Liz Kirkland – Denver, Colorado … Thirteen new-in-ministry pastors joined together at the Rocky Mountain Conference (RMC) office with Mickey Mallory, RMC Ministerial director, and Craig Carr, Mid-America Union Conference (MAUC) Ministerial director, for the New in Ministry meeting, March 19-20.

These meetings have been held twice a year since 2022 with the purpose of equipping RMC pastors that are new in ministry with the skills for a life of ministry.

“The early years of a pastor’s ministry are very important,” commented Mallory. “Since it forms the foundation for the rest of their ministry, it is very important that we provide the tools they need to be successful in life and ministry.”

At these meetings, attendees look at one of the seven core qualities it takes to be an effective pastor as defined by the North American Division (NAD) Ministerial Association: character, evangelism, leadership, worship; management, scholarship, and relationship. The focus of this session explored the quality of interpersonal relationships. Mallory remarked, “For pastors to make a difference in their congregations and in their community, they need good people skills.”

When asked what these meetings meant to him, Lucas Lujan, head pastor at Colorado Springs South and Woodland Park Seventh-day Adventist Church in Colorado Springs and Woodland Park, Colorado, respectively, shared, “[It means] growth, nurturing, strengthening, and maturing. I enjoy the Godly fellowship and being able to worship.”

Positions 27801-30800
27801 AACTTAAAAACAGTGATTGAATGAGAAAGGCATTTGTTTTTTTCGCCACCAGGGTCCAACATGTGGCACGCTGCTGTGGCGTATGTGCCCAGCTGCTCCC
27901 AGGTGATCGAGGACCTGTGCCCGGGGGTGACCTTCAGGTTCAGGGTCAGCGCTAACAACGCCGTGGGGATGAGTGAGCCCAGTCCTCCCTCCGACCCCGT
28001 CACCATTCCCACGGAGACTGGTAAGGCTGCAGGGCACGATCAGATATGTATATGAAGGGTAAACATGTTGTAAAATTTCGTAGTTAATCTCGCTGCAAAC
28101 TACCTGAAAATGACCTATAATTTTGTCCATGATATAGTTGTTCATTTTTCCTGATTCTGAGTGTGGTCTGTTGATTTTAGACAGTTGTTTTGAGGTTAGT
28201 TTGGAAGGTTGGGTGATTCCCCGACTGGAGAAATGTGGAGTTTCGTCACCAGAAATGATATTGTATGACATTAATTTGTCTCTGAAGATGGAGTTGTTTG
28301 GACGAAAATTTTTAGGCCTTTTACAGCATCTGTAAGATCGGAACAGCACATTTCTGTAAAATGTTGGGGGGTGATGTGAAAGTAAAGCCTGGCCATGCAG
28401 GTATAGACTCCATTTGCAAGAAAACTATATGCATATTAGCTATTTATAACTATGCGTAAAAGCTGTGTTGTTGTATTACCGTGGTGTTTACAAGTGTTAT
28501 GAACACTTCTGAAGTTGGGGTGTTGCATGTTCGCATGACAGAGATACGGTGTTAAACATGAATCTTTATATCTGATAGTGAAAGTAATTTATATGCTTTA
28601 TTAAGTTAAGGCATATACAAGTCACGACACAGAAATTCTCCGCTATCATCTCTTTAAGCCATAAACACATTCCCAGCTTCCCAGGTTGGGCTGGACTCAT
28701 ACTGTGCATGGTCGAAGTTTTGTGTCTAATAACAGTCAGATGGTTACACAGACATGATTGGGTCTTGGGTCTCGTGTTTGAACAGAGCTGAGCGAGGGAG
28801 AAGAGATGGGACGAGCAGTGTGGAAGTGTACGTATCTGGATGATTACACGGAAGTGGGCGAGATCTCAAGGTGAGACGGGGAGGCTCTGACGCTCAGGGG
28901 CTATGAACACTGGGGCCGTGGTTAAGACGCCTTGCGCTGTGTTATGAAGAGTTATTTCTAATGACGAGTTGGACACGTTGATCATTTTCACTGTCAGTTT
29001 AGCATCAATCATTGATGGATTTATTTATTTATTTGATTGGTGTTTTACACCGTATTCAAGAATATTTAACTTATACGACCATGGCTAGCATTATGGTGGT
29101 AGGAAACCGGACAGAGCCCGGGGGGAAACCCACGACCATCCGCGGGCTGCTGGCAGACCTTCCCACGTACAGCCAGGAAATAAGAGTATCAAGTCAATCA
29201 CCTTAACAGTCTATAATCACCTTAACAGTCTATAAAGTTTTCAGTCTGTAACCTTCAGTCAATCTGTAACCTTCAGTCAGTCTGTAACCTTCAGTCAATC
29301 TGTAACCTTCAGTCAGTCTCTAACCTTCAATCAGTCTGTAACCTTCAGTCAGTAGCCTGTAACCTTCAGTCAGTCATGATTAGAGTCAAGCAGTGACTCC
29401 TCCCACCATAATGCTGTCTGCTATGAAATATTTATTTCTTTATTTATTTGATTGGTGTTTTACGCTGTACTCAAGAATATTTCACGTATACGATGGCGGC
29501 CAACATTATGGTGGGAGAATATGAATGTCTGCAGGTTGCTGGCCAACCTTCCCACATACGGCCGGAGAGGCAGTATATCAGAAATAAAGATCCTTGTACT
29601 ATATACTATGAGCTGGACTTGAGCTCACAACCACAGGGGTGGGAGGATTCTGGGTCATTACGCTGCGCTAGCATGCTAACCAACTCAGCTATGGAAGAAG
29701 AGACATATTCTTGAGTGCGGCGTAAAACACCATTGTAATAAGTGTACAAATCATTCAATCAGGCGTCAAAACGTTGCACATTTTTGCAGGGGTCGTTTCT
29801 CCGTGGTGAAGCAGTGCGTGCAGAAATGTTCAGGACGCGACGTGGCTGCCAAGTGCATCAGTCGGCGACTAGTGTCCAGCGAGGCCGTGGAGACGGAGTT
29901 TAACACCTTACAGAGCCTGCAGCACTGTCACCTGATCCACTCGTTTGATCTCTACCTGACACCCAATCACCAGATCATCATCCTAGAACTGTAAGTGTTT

“For me, the biggest thing is realizing that I’m not alone,” remarked another participant of the meeting. “There are a lot of other people that are learning just like I am learning and growing in ministry. Being able to learn from their experience is my favorite part.”

—Liz Kirkland is the RMC Communication Assistant. Photos by Liz Kirkland.

27 Mar


Ardis Stenbakken – Loveland, Colorado … My mother lost a teenage son in a drowning accident. Very recently, one of my friends lost her adult son to a sudden and unexpected death. Mothers losing sons in death.

This weekend, I think of Jesus’ mother. She was probably still young, in her mid-to-late forties when she lost her son to death in a most cruel way. Oh, how she must have looked forward to the resurrection, having no idea how close it really was.

That resurrection story is important to all of us too, and women played an important part in it. While Christ’s male followers were hiding, and for probably good reason, the women went to the tomb. There they discovered glorious news. And they lost no time in sharing it. In fact, Ellen G. White says that Mary preached it: